Only once since 2009 has the Bundesliga ended with two or more teams separated by less than five points at the top of the table.
And with Bayern Munich being crowned champions for the past ten years, it would be fair to argue that the German top-flight has become rather one-dimensional and predictable of late.
But has the tide turned? Borussia Dortmund and Bayern are, at the time of writing, separated by just 1 point at the top of the table, and had their nearest rivals not suffered a colossal loss of form, Union Berlin (W2 D3 L1), Freiburg (W3 D3 L0), RB Leipzig (W3 D0 L3) and Frankfurt (W1 D2 L3), there could have been more pretenders to the throne.
There are nine gameweeks left to play in Germany, with Bayern still tasked with playing Dortmund, Freiburg and Leipzig in the fixtures ahead.
So will their monopoly on the Bundesliga title come to an end & will the title race do down to the wire?
Leaky at the Back
At various times in his coaching career, Julian Nagelsmann (still only 35-years-old) has been described as being like a young Jurgen Klopp.
He certainly favours the heavy metal style of the Liverpool manager, and having cut his teeth at Hoffenheim he implemented a swashbuckling brand of football in his two seasons at RB Leipzig: they scored 60 and 81 goals respectively in those terms from just 34 league games played.
The reason that Nagelsmann’s Leipzig were unable to challenge Bayern for supremacy was that they conceded too many goals (nearly a goal-per-game on average) and dropped too many points; ultimately, they finished eight and 16 points adrift of the champions in his two seasons in charge.
It wasn’t a huge surprise when Bayern appointed Nagelsmann as their new head coach in the summer of 2021, and nor was it a shock when he guided the Munich outfit to the Bundesliga title in 2022.
But again, his lack of defensive attention-to-detail was exposed as the league winners shipped 37 goals, and it was that naivety that ultimately proved their undoing in the Champions League, they were dumped out by Villarreal at the quarter-final stage.
Fast forward to the 2022/23 campaign and history is repeating itself. Once again Bayern are conceding at a rate of more than a goal-per-game on Nagelsmann’s watch, and that has led to them dropping points in ten of their 25 Bundesliga outings to date. It’s no wonder Dortmund have been able to take advantage….
This isn’t some statistical quirk either. If we conclude that a good goalscoring chance is one with an xG of 0.25 or more, Bayern have yielded at least one golden opportunity to their opponents in seven of their last ten league games including a whopping three or more against Augsburg, Borussia M’gladbach and Wolfsburg since the start of February alone.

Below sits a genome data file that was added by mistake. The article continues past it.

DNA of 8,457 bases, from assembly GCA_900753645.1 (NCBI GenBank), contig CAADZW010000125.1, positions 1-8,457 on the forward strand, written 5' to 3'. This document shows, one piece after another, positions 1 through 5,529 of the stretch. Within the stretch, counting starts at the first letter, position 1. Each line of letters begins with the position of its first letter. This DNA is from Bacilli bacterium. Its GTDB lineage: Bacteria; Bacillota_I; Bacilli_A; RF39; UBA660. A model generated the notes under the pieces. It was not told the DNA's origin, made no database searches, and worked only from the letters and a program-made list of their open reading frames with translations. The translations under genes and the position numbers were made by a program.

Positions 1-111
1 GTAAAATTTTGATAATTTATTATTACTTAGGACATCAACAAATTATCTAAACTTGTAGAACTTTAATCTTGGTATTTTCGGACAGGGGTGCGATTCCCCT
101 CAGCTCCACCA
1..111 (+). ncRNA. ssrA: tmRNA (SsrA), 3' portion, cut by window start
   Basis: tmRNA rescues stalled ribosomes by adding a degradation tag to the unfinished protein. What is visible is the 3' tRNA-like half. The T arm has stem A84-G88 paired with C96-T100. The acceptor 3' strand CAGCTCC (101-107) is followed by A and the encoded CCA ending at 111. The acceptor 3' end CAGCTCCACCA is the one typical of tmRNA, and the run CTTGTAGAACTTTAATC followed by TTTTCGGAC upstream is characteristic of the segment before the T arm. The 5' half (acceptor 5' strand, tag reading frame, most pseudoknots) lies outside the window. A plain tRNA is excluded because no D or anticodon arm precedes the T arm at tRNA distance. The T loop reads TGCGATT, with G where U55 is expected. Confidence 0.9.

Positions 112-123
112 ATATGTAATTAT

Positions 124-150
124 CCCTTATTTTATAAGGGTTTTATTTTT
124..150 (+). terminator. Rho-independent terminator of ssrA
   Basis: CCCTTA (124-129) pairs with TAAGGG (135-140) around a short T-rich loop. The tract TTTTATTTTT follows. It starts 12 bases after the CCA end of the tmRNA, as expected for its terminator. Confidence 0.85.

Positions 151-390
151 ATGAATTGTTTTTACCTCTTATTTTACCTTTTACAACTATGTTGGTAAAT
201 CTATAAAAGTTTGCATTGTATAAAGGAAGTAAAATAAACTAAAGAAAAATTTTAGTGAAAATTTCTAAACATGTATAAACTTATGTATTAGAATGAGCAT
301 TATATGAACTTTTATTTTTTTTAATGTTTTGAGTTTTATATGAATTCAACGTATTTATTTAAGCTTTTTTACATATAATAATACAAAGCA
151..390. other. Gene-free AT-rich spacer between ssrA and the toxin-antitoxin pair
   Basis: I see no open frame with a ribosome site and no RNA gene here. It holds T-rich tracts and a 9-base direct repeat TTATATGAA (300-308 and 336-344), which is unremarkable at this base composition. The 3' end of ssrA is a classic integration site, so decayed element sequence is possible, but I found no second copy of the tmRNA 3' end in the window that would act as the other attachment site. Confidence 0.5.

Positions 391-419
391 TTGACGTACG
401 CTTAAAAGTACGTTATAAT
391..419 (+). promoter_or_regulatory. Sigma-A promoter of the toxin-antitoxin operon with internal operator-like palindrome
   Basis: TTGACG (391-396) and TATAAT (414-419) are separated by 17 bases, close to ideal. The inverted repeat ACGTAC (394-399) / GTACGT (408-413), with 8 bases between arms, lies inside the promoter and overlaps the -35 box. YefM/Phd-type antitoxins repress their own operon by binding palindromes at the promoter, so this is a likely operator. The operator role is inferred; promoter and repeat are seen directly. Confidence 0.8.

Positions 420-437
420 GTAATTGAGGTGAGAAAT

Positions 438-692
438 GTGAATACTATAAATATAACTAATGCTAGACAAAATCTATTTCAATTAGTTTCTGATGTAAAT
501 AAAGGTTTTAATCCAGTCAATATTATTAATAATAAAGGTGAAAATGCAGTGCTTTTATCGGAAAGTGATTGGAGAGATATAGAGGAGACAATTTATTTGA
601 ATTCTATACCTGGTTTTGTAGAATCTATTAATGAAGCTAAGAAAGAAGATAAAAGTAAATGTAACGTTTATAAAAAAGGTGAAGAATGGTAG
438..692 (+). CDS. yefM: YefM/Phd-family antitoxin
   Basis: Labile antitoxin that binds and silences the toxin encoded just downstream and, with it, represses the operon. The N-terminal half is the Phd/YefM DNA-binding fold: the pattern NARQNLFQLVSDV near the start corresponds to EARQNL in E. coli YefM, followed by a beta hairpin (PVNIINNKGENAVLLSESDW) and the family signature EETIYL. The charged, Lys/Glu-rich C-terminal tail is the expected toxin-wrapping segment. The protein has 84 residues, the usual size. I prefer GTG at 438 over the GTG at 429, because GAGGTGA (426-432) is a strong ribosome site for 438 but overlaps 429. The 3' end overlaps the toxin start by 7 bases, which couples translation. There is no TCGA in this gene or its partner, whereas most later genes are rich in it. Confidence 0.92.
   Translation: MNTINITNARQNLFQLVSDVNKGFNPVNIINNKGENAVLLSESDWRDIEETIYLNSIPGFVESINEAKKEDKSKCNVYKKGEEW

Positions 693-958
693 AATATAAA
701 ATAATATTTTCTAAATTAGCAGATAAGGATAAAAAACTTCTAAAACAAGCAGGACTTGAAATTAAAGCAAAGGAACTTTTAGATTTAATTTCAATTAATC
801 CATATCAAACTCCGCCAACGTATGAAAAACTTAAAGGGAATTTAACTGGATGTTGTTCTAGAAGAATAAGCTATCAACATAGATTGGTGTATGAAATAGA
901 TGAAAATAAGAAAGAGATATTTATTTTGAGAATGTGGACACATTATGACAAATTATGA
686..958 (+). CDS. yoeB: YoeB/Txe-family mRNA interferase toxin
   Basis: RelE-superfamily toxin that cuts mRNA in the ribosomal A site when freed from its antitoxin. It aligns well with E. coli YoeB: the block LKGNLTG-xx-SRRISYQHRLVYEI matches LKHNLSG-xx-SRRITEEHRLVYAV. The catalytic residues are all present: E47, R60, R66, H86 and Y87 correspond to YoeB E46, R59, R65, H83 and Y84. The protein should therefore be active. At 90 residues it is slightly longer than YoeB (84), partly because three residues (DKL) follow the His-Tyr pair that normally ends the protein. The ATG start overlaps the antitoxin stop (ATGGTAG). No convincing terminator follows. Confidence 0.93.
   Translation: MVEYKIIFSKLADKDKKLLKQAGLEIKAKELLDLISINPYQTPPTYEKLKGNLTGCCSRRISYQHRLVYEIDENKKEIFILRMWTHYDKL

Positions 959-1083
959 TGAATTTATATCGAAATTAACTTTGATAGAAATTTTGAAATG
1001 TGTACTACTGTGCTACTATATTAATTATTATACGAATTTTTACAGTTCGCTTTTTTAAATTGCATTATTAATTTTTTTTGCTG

This is not a personal attack on Nagelsmann, nor are we implying he is incapable as an elite level coach, indeed some of Bayern’s attacking patterns of play are extraordinary. But if the perennial champions are to lose their grip on the Bundesliga trophy, it’s that relative defensive vulnerability that will be the root cause.
Going for Gold
Although their official kit colours are described as yellow and black, there is definitely something of the ‘gold arrows’ about Borussia Dortmund as they pour forward in attacking formation.
Since the Bundesliga has returned after the World Cup hiatus and its winter break, Dortmund have won nine of their ten league games played, averaging a mammoth three goals scored per game.
But it hasn’t always been rosy for the yellow-and-blacks during the 2022/23 campaign. Between August and November, their Bundesliga form read W8 D1 L6, not bad, but an average of 1.66 points per game isn’t going to win you trophies.
Perhaps that sluggish start was a symptom of having a rookie manager of their own. Edin Terzic has a lengthy CV as an assistant head coach and technical director, but prior to this season his experience as the main man on the touchline extended to just six months, an interim spell in charge of Dortmund that yielded the DFB-Pokal in 2021.
Evidently, Terzic found it tough in the early going this term to establish Dortmund’s identity, but their form since the start of 2023 is such that they are now considered a red-hot contender for the Bundesliga title. Their one-point cushion could evaporate if they lose to Bayern on the road on April 1, while a draw would potentially open the door to the long line of pretenders to make up ground.
Red Bull Need Wings
Fans of football’s quirkier stats may already know of the curious case of RB Leipzig.
Using Expected Goals (xG) data and extrapolating Expected Goal Difference (xGD) from it, Leipzig have been curiously up there with Bayern as the best team in the Bundesliga so far.
They yield very few high-quality goalscoring chances but create plenty of their own, and yet the league table shows them to be a lowly fifth and some eight points adrift of Dortmund.
This Leipzig side is blessed with some outstanding attacking talent; 12-goal Christopher Nkunku, Chelsea flop Timo Werner and the exciting Dominik Szoboszlai chief among them, while only Bayern and Union Berlin have conceded fewer goals than them.
It’s possible that they aren’t higher up the table because of moments; football games are full of thousands of them, and sometimes the key moments go against you. But over the course of a full season, that should, in theory level out. If it does, there’s no doubt that Leipzig have the ability to catch Dortmund and Bayern at the Bundesliga’s summit.
The irony of that would not be lost on Marco Rose, the Leipzig head coach who was sacked by Dortmund after just one season in charge. More ironic still was that the Red Bull franchise beat Dortmund 3-0 in Rose’s first game in charge back in September.
Red Bull gives you wings, as the old ad goes. They might need them to catch the Bundesliga leaders, but write them off at your peril.
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